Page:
Debtor Tax Returns

August 11, 2023


I am not a lawyer, I am a judgment broker. This article is my opinion, and not legal advice, based on my experience in California, and laws vary in each state. If you ever need any legal advice or a strategy to use, please contact a lawyer.

In judgment enforcement, many times one has to subpoena records from third-parties, such as banks for banking records, to discover where the judgment debtor’s money is coming from and where it goes.

Ideally, you could ask the judgment debtor directly, for a copy of their tax return(s) for your inspection. Unless you are in bankruptcy court, this can be a problem, because the judgment debtor’s tax returns are usually exempt, even if you have a subpoena served on the judgment debtor, that requested them with a demand for the production of documents.

Not everyone puts the truth on their tax return. The IRS wants everyone to put the truth on tax returns, and says tax returns “should not be subject to subpoena, or else people will lie on their tax forms to avoid creditors”.

Nothing stops you from requesting tax returns at a judgment debtor examination, and if your judgment debtor brings them, they are fair game for you to inspect and copy. However if the judgment debtor or their attorney says “that is privileged information, you can’t have it”, you will have to work around this problem.

The first workaround is requesting alternate information, such as paycheck stubs and W-2s; or getting your debtor to voluntarily sign a 4506-T form. The 4506-T form allows you to get a copy of someone else’s tax return. One way to get your judgment debtor to sign a 4506-T form, is if you can make it a condition of entering into a payment agreement, or some other kind of settlement.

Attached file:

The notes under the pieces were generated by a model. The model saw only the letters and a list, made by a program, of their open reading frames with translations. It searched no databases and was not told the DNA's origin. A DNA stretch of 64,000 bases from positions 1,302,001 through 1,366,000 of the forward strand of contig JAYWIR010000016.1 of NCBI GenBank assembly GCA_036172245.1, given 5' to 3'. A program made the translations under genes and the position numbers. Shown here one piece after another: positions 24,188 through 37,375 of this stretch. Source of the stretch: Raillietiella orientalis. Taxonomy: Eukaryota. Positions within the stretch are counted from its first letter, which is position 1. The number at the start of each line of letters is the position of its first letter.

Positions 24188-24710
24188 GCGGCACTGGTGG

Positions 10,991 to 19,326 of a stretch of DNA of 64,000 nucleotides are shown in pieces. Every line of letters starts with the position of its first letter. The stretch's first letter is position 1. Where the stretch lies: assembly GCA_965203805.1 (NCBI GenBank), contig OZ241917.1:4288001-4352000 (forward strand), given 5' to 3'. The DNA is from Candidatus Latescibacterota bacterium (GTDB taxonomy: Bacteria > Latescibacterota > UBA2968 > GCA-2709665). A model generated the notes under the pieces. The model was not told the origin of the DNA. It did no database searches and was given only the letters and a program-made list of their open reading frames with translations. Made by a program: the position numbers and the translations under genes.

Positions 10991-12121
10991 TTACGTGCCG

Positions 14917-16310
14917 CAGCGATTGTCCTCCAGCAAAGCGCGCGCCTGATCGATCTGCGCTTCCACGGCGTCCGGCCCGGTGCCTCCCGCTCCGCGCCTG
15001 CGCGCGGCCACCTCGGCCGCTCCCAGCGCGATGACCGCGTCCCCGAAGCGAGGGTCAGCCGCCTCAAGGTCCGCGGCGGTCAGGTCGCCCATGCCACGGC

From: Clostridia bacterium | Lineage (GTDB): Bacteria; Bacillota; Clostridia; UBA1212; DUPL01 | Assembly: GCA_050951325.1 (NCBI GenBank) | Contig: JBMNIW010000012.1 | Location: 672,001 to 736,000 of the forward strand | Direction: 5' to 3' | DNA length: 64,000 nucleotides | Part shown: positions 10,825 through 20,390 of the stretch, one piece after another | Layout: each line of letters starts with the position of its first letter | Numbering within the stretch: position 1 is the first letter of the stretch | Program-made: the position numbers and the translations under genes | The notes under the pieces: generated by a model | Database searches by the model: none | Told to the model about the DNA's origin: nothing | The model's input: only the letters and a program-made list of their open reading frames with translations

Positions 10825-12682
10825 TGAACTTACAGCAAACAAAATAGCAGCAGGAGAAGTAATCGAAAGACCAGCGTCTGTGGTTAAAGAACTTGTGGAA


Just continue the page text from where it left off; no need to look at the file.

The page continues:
If you manage to get a signed 4506-T, it is always much faster to order a transcript (summary) of their tax return, than to try to get an actual copy of their return. And if their return was e-filed, only a transcript of the tax return will be available.

What if your judgment debtor used an accountant to do their tax return? My non-legal opinion is that the tax preparer’s worksheet and notes are discoverable in a post judgment proceeding. I also assert that the accountant’s copy of the judgment debtor’s tax return is discoverable, because of The Internal Revenue Service Restructuring and Reform Bill of 1998 (HR 2676). This bill introduced a very limited confidentiality privilege to non-attorneys. Internal Revenue Code Section 7525(a)(1) 26 USC §7216, includes section (B): “pursuant to an order of a court”. That requirement for an order of the court (in my opinion) is satisfied by serving a court-scheduled judgment debtor examination that includes a document request for a tax return. (See http://www.law.cornell.edu/uscode/text/26/7216).

If your judgment debtor or their third-party accountant, or their lawyer(s) objects – showing the judge a print out of the cites above, may not work, however it is worth a try. One other idea is to ask for it to be viewed “in camera”. If there is something specific you want to know about, certain lines on the 1040, or reports from a 1099, the judge can view that “in camera” (by himself in chambers) and decide, or report what is on certain lines, or at least verify if what the judgment debtor claimed is true.

If these workarounds do not work, perhaps you can find a copy of the judgment debtor’s tax return by subpoenaing records from another creditor, such as a mortgage lender or a vehicle or large equipment dealer. Their files sometimes include previously requested copies of your judgment debtor’s income tax returns.

Some “clever” individuals minimize their claimed income on tax returns submitted to the IRS, in hopes of paying less taxes, and then includes everything on financial disclosures submitted to lenders, in hopes of obtaining the loans they want. Learning this gives you a more accurate road map to their actual assets (such as unreported cash income, non-interest bearing accounts, etc.) If you encounter this kind of situation, you are also probably uncovering tax fraud and/or bank or mortgage fraud. There is a chance that discovering this, and asking your judgment debtor about this in court, will get their attention, and might lead to a settlement.

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